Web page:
Influence of urban landscape on ants and spiders richness and composition in forests

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As large amounts of natural environments are lost due to urbanization, the role of remnant native vegetation in the preservation of biodiversity has become even more significant. Remnant native forest patches are essential refugia for flora and fauna and are crucial for the maintenance of ecosystem processes in urbanized landscapes. We evaluated the influence of landscape structure on ants and spiders associated with Atlantic Forest remnants in urban landscapes. We sampled 14 forest areas in the Metropolitan Region of Salvador and tested the effect of the landscapes’ proportion of forest cover, mean landscape isolation, and mean landscape shape complexity on the taxonomic and functional richness and the community composition of both groups. The species collected were classified into functional groups based on behavioral attributes and environmental preferences. Overall, there were strong adverse effects of forest loss, decreased connectivity, and an increase in edge effects associated with the mean shape complexity of the forest remnants. However, the spiders responded to all three landscape structure characteristics whereas the ants only responded to the landscape mean shape complexity. Our findings indicate that the maintenance of urban forest habitats is essential for the conservation of biodiversity in the Metropolitan Region of Salvador and the preservation of ecological functions performed by species within the forest areas.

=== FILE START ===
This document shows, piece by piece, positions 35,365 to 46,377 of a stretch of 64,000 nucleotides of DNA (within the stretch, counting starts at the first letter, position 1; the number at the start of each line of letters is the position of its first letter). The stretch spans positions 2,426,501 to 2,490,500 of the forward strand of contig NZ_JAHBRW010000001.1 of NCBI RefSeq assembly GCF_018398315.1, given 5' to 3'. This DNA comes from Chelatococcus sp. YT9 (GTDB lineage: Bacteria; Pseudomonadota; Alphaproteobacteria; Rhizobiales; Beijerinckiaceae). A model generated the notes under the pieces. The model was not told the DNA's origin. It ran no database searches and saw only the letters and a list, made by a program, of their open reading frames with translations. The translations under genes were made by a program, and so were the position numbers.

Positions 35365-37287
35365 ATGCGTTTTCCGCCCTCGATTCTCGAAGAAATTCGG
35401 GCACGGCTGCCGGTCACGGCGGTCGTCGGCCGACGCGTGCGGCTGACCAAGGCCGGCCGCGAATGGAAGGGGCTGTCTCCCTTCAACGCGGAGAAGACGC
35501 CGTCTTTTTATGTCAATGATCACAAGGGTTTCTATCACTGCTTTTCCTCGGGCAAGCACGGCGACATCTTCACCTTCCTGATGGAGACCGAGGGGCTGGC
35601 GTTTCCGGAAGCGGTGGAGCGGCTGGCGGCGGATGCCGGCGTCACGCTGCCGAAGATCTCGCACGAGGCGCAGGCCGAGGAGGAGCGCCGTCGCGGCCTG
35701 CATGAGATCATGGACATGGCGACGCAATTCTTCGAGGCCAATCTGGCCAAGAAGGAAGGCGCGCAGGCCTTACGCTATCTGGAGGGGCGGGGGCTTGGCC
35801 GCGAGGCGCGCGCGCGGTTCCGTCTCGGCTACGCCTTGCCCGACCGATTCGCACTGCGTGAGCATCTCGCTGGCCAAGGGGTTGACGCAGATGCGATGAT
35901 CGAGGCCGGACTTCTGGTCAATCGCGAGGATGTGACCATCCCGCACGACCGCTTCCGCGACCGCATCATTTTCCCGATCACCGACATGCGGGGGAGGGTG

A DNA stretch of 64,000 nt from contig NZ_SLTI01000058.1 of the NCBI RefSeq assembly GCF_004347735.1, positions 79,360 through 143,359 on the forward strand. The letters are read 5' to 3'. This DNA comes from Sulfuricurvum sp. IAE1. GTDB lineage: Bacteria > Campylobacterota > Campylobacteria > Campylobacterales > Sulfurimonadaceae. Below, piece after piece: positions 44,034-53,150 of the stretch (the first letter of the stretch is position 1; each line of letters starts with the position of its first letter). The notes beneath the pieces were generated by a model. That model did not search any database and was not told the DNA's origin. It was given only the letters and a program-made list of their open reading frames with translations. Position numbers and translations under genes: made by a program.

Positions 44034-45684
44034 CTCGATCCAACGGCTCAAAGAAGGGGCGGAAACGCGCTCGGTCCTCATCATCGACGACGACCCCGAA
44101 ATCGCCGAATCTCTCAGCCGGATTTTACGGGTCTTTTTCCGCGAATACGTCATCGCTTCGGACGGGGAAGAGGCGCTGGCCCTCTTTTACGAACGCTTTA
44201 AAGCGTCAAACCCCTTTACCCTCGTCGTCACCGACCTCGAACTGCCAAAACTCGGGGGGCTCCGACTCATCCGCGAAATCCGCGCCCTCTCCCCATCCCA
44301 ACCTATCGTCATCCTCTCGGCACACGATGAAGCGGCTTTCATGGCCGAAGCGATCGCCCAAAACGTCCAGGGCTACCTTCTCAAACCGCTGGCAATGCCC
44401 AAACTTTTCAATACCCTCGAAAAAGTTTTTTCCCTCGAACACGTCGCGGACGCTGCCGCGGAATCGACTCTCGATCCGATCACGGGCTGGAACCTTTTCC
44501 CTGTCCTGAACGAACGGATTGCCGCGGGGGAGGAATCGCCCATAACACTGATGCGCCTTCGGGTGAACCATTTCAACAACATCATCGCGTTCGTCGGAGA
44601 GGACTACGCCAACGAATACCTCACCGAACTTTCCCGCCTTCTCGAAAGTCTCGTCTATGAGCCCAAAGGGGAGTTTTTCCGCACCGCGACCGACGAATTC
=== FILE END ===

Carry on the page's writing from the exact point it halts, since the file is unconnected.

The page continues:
Melo T.S., Moreira E.F., Andrade A.R.S., Delabie J.H.C., Lopes M.V.A., Peres M.C.L., et al. Influence of urban landscape on ants and spiders richness and composition in forests. Neotrop. Entomol.. 2021 Jan;50:32-45. doi:10.1007/s13744-020-00824-4.
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